NASHVILLE, Tenn.-- The Tennessee Titans were already faced with preparing for the 3-0 Pittsburgh Steelers away from their facility and without a couple of key players. Now they have to adjust to a different game-day schedule, too. And without being able to practice, they've had to prepare virtually.
The NFL announced on Wednesday that Sunday's Titans-Steelers game has been postponed with the possibility of playing on Monday or Tuesday. A total of four Titans players -- including starting nose tackle DaQuan Jones and long-snapper Beau Brinkley -- and five team personnel members tested positive for COVID-19 this week. If the game is moved to Tuesday, it will be the first Tuesday game since Dec. 28, 2010, when the Minnesota Vikings-Philadelphia Eagles matchup was moved due to a blizzard.
Titans coach Mike Vrabel said they are attacking preparation for the Steelers just like any other week -- even though they haven't been able to practice.
"I met with the team, asked them questions, tried to engage with them, showed them film of Pittsburgh, went through what I think are the keys to this game," Vrabel said. "Craig [Aukerman] met with them as a special-teams unit; [offensive coordinator] Arthur [Smith] and [linebackers coach] Shane [Bowen] and myself met with the units. And then they’ll be with their position coaches for a few minutes, and then the players will have a break.
"We’ve worked on short weeks before; we’ve played three games in 13 days. I’m sure the other team that we played before has had a few extra days of practice. And so it’ll be important that the time that we do get to spend practicing, we take advantage of it."
The NFL has banned in-person activities for the Titans, so they won't be able to go on the field for practice. The Titans are taking a virtual approach to film study sessions. The Steelers are one of the NFL's top defensive teams, especially in sacks -- where they have a league-high 15. According to ESPN Stats & Info, Pittsburgh has the league's highest blitz rate (52.8%).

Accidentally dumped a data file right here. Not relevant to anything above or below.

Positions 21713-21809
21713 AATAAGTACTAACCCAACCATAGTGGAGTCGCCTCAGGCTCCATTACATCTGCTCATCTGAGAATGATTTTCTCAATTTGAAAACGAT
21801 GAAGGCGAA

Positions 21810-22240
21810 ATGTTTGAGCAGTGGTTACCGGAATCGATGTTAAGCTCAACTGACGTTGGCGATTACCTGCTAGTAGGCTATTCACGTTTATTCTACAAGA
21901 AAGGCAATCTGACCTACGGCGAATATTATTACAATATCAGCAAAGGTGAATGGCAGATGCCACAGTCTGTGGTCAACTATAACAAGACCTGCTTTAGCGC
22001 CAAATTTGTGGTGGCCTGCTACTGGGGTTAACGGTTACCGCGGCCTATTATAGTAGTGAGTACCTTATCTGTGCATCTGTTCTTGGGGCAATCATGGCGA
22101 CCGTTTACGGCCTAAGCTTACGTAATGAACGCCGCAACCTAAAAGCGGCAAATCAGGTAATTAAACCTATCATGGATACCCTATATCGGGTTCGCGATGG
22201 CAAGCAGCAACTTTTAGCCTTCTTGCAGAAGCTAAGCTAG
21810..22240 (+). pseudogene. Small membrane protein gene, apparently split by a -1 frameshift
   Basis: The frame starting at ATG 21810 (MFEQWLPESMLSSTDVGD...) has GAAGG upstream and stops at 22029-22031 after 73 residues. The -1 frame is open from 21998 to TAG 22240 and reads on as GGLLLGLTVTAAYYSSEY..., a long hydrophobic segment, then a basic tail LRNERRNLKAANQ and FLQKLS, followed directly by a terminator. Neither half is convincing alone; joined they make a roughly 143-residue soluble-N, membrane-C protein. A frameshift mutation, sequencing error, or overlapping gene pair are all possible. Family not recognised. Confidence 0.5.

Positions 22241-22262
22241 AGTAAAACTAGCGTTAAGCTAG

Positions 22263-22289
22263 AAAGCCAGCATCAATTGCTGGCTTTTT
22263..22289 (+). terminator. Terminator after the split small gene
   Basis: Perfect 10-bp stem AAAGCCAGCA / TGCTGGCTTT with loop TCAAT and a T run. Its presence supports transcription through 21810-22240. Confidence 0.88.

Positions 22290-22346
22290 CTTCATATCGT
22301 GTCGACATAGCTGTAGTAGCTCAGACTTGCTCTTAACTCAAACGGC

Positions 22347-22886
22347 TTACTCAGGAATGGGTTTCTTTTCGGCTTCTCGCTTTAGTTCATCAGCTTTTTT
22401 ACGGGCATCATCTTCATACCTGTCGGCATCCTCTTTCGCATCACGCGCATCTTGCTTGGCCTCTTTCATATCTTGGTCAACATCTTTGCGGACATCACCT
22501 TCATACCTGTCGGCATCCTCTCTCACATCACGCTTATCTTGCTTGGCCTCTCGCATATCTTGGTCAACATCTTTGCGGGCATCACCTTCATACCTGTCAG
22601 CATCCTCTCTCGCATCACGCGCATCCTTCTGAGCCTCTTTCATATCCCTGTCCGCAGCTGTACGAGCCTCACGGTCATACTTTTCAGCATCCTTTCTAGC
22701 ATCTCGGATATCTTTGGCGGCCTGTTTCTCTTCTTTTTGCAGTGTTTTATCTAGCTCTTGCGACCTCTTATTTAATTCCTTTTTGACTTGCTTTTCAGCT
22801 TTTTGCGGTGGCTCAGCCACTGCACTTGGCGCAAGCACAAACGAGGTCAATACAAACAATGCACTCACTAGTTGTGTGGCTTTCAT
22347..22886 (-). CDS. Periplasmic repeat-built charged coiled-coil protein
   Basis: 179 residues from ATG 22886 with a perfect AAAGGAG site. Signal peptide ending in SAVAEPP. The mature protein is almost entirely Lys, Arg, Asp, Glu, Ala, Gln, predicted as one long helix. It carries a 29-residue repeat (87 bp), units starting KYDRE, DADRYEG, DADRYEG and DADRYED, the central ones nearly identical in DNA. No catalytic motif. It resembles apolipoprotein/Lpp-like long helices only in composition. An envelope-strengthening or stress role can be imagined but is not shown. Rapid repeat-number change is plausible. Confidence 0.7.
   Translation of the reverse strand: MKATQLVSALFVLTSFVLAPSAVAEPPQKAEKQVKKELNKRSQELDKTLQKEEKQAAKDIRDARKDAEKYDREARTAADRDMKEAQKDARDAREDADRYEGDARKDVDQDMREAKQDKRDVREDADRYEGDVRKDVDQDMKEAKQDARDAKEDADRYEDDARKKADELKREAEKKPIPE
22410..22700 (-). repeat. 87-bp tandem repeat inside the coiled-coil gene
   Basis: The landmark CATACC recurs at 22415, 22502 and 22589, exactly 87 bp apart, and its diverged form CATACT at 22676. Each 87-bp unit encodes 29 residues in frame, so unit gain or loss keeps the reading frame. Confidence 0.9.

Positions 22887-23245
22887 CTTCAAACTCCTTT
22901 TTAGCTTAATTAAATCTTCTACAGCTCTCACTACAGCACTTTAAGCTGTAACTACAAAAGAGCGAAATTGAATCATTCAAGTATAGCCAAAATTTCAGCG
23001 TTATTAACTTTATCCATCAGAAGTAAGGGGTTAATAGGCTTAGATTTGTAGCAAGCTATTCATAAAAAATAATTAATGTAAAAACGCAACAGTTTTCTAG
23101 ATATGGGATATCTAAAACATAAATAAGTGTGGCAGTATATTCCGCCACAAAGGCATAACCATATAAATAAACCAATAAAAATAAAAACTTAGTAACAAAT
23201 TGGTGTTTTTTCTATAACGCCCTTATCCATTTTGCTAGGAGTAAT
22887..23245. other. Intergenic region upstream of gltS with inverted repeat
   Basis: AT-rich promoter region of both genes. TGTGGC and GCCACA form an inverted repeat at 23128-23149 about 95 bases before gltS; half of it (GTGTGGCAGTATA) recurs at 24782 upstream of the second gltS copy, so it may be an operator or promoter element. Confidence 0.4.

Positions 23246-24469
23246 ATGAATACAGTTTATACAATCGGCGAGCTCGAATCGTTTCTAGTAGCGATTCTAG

Ryan Tannehill said he is going to spend extra time meeting with his group of pass-catchers to ensure that they are on the same page.
"There will be a lot of communication. Really talking through different looks together on film through Zoom," Tannehill said. "It's not your traditional on-the- field seeing looks. We have to be able to adapt and adjust, communicate those looks through virtual settings. When we are able to get on the field, whenever that may be, we have to make those adjustments on the fly."
The virtual meetings are a good supplement, but the players still have to make sure they are at their best from a conditioning standpoint. Some of the players have home gyms while others are finding ways to make the best of what they have available to them.
Said safety Kevin Byard, "I am making sure that I stay in shape. I have my Peloton bike and I'll get out in my backyard to do some stuff so I can still have my blood flowing and have my conditioning in so when we do play I am good to go."
Although the facility is currently shut down until Saturday, Vrabel said select players who need medical treatment have been approved to enter the building to work with the athletic trainers. Only four players are allowed in a room at a time and they all must wear masks.
Vrabel said that some of the players who have tested positive have experienced flu-like symptoms. But the players who haven't tested positive are in "a strong mental state" and are committed to playing whenever they are asked to.